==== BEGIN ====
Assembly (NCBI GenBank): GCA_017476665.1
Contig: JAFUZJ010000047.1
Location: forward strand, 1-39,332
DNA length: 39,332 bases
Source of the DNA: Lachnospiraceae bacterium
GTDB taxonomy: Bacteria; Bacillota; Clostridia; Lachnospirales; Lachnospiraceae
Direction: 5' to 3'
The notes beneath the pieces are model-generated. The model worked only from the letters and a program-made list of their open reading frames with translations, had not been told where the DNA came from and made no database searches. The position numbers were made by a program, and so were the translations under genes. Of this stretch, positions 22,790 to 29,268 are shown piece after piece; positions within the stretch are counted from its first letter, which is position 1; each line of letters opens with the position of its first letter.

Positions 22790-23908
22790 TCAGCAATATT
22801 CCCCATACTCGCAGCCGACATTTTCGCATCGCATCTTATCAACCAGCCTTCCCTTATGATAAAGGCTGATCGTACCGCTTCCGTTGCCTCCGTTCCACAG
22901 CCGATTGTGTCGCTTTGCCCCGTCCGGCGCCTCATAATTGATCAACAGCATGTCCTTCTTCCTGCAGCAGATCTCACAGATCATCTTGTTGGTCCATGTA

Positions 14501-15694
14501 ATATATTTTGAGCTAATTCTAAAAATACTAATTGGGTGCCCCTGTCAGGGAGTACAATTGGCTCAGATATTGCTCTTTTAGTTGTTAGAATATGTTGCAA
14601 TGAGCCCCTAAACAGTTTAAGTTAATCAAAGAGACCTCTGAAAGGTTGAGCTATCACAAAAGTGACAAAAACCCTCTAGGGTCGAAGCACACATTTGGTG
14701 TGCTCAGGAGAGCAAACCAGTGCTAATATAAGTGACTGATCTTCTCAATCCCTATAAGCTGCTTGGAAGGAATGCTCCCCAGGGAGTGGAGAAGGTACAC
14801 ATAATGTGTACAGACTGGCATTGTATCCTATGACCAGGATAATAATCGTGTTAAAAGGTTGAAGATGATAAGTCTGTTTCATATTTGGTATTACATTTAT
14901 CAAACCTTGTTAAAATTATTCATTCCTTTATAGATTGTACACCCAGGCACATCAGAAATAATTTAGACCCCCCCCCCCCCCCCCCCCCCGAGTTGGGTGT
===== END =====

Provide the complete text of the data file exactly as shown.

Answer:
Assembly (NCBI GenBank): GCA_017476665.1
Contig: JAFUZJ010000047.1
Location: forward strand, 1-39,332
DNA length: 39,332 bases
Source of the DNA: Lachnospiraceae bacterium
GTDB taxonomy: Bacteria; Bacillota; Clostridia; Lachnospirales; Lachnospiraceae
Direction: 5' to 3'
The notes beneath the pieces are model-generated. The model worked only from the letters and a program-made list of their open reading frames with translations, had not been told where the DNA came from and made no database searches. The position numbers were made by a program, and so were the translations under genes. Of this stretch, positions 22,790 to 29,268 are shown piece after piece; positions within the stretch are counted from its first letter, which is position 1; each line of letters opens with the position of its first letter.

Positions 22790-23908
22790 TCAGCAATATT
22801 CCCCATACTCGCAGCCGACATTTTCGCATCGCATCTTATCAACCAGCCTTCCCTTATGATAAAGGCTGATCGTACCGCTTCCGTTGCCTCCGTTCCACAG
22901 CCGATTGTGTCGCTTTGCCCCGTCCGGCGCCTCATAATTGATCAACAGCATGTCCTTCTTCCTGCAGCAGATCTCACAGATCATCTTGTTGGTCCATGTA

Positions 14501-15694
14501 ATATATTTTGAGCTAATTCTAAAAATACTAATTGGGTGCCCCTGTCAGGGAGTACAATTGGCTCAGATATTGCTCTTTTAGTTGTTAGAATATGTTGCAA
14601 TGAGCCCCTAAACAGTTTAAGTTAATCAAAGAGACCTCTGAAAGGTTGAGCTATCACAAAAGTGACAAAAACCCTCTAGGGTCGAAGCACACATTTGGTG
14701 TGCTCAGGAGAGCAAACCAGTGCTAATATAAGTGACTGATCTTCTCAATCCCTATAAGCTGCTTGGAAGGAATGCTCCCCAGGGAGTGGAGAAGGTACAC
14801 ATAATGTGTACAGACTGGCATTGTATCCTATGACCAGGATAATAATCGTGTTAAAAGGTTGAAGATGATAAGTCTGTTTCATATTTGGTATTACATTTAT
14901 CAAACCTTGTTAAAATTATTCATTCCTTTATAGATTGTACACCCAGGCACATCAGAAATAATTTAGACCCCCCCCCCCCCCCCCCCCCCGAGTTGGGTGT